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Challenges of genetic testing in adolescents with cardiac arrhythmia syndromes
  1. Lilian Liou Cohen1,
  2. Marina Stolerman2,
  3. Christine Walsh3,
  4. David Wasserman4,
  5. Siobhan M Dolan5
  1. 1Department of Pediatrics, Division of Medical Genetics, Weill Cornell Medical College/New York Presbyterian Hospital, New York, New York, USA
  2. 2Ferkauf Graduate School of Psychology, Yeshiva University, Bronx, New York, USA
  3. 3Department of Pediatrics, Children's Hospital at Montefiore, Pediatric Dysrhythmia Center, Bronx, New York, USA
  4. 4Center for Ethics, Yeshiva University, New York, New York, USA
  5. 5Department of Obstetrics & Gynecology, Albert Einstein College of Medicine, Bronx, New York, USA
  1. Correspondence to Dr Lilian Liou Cohen, Department of Pediatrics, Division of Medical Genetics, Weill Cornell Medical College/New York Presbyterian Hospital, 10021, NY, USA; lilianlioucohen{at}


The ability to sequence individual genomes is leading to the identification of an increasing number of genetic risk factors for serious diseases. Knowledge of these risk factors can often provide significant medical and psychological benefit, but also raises complex ethical and social issues. This paper focuses on one area of rapid progress: the identification of mutations causing long QT syndrome and other cardiac channel disorders, which can explain some previously unexplained deaths in infants (SIDS) and children and adults (SUDS) and prevent others from occurring. This genetic knowledge, discovered posthumously in many cases, has implications for clinical care for surviving family members who might carry the same mutations. The information obtained from genetic testing, in the context of personal and family history, can guide individually tailored interventions that reduce risk and save lives. At the same time, obtaining and disclosing genetic information raises difficult issues about confidentiality and decision making within families. We draw on the experience of the Montefiore-Einstein Center for Cardiogenetics, which has played a leading role in the genetic diagnosis and clinical management of cardiac channel diseases, to explore some of the challenging ethical questions arising in affected families with adolescent children. We focus on the related issues of (1) family confidentiality, privacy and disclosure and (2) adolescent decision making about genetic risk, and argue for the value of interdisciplinary dialogue with affected families in resolving these issues.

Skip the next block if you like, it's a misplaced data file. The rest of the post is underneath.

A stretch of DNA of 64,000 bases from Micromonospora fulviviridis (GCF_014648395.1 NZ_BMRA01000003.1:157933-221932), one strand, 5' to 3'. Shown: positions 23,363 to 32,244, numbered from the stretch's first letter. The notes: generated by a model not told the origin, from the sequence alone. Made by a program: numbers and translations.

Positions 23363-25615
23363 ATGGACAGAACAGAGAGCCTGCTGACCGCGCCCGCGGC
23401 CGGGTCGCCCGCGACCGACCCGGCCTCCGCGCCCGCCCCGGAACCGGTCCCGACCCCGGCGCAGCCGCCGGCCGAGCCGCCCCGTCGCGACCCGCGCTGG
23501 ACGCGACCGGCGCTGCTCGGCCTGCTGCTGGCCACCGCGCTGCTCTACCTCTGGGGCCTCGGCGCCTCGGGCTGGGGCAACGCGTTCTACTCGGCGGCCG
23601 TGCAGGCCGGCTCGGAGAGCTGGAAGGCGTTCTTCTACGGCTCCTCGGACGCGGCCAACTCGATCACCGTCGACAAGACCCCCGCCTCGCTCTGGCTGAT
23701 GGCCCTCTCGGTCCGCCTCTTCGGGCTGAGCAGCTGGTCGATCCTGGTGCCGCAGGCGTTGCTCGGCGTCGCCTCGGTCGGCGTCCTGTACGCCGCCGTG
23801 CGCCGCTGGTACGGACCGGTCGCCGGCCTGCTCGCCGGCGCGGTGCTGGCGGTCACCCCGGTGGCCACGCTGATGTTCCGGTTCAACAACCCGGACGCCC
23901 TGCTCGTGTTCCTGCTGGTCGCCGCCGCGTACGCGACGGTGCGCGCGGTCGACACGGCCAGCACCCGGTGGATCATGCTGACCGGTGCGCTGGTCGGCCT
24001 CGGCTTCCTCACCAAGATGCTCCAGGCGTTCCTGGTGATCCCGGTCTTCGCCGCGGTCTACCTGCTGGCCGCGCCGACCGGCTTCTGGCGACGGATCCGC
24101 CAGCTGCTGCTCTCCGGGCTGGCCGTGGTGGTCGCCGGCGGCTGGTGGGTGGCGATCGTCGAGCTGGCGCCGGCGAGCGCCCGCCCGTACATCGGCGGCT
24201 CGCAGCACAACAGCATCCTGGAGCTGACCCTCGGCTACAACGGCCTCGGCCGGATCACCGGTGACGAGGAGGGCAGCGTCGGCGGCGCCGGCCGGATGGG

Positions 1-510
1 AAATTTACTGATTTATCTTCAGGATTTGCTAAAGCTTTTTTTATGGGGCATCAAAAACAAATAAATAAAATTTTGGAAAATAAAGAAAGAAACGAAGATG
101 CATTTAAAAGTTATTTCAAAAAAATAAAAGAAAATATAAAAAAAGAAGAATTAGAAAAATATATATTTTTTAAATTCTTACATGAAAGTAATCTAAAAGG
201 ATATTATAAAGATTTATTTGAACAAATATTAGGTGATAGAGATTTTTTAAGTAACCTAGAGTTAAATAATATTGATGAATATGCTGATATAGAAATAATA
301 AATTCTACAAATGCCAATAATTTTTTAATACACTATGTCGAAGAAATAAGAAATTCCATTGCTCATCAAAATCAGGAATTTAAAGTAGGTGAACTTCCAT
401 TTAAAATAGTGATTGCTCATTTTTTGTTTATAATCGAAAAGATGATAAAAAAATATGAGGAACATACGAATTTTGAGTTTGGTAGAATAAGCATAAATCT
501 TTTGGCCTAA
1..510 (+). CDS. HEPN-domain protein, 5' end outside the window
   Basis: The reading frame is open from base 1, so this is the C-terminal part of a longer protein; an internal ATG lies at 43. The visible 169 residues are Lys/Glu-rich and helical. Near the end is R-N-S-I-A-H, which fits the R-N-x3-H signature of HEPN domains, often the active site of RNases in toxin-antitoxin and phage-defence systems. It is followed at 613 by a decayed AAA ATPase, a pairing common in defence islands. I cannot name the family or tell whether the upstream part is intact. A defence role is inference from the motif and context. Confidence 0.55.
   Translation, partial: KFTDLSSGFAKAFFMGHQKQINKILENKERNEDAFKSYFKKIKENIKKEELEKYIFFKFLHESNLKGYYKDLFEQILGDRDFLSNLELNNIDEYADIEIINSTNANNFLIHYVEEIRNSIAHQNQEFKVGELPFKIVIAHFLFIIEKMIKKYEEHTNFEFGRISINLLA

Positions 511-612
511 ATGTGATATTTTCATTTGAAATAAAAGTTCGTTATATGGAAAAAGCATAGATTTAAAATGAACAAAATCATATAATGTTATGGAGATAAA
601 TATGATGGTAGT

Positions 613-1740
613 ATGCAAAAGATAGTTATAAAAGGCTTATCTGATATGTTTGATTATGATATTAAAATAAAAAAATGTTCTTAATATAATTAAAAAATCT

• Genetic screening/testing
  • predictive genetic testing
  • paediatrics

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  • Funding National Heart, Lung, and Blood Institute (RC1HL100756).

  • Competing interests None.

  • Provenance and peer review Not commissioned; externally peer reviewed.

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